Of particular note are the latest developments in Istio and Cilium in the realm of service meshes, showcasing the potential of the Sidecar-less architecture and the role of eBPF technology in enhancing performance, security, and observability. These advancements not only provide developers with more efficient and flexible tools but also present new perspectives for the design and operation of cloud-native applications.

Simultaneously, the continued development of the cloud-native community and its commitment to the open-source spirit provide a solid foundation for technological innovation and knowledge sharing. Through the strengthening of observability, promotion of environmental sustainability, and advancement of technological standardization, the cloud-native ecosystem demonstrates its profound development potential and vast application prospects.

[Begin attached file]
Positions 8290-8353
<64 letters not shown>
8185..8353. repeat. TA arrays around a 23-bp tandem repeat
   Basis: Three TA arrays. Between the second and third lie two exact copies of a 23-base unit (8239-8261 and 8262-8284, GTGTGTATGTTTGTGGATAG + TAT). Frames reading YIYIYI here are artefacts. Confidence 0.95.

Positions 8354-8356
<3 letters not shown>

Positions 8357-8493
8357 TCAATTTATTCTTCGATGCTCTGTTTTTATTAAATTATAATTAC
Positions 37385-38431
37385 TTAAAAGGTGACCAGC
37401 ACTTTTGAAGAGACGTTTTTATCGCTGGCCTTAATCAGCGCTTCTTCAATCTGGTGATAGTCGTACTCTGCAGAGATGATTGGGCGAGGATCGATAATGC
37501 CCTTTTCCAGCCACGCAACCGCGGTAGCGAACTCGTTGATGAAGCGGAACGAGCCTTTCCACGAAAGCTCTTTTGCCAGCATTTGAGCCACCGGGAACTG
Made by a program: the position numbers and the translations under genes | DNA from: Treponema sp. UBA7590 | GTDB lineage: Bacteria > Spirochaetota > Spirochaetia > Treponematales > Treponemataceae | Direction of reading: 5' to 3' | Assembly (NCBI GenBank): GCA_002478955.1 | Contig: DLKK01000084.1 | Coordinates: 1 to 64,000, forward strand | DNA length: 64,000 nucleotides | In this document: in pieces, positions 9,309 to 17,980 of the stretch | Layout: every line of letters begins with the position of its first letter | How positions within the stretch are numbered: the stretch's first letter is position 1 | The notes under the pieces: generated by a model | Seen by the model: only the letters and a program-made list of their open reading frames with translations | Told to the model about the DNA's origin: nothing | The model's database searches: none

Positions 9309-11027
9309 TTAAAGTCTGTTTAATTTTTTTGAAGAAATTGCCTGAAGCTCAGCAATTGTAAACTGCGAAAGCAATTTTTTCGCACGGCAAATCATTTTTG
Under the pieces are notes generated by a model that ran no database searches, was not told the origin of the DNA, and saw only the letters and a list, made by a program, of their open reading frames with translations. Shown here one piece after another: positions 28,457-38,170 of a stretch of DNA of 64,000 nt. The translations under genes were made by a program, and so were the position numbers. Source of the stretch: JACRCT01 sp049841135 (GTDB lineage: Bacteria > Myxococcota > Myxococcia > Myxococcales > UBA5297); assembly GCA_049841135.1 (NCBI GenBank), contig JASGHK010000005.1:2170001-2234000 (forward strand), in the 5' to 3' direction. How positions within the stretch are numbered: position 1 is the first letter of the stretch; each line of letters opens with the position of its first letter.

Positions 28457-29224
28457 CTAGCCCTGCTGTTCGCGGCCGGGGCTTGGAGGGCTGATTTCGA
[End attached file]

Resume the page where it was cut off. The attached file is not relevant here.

As an observer and participant, I keenly feel that the rapid development of cloud-native technology presents unprecedented opportunities and challenges for us. In the future, with continuous technological evolution and collective community efforts, we have reason to believe that cloud-native technology will play a greater role in driving digital transformation and creating a more intelligent and sustainable technological world. Let us eagerly anticipate and actively engage in this exciting technological journey.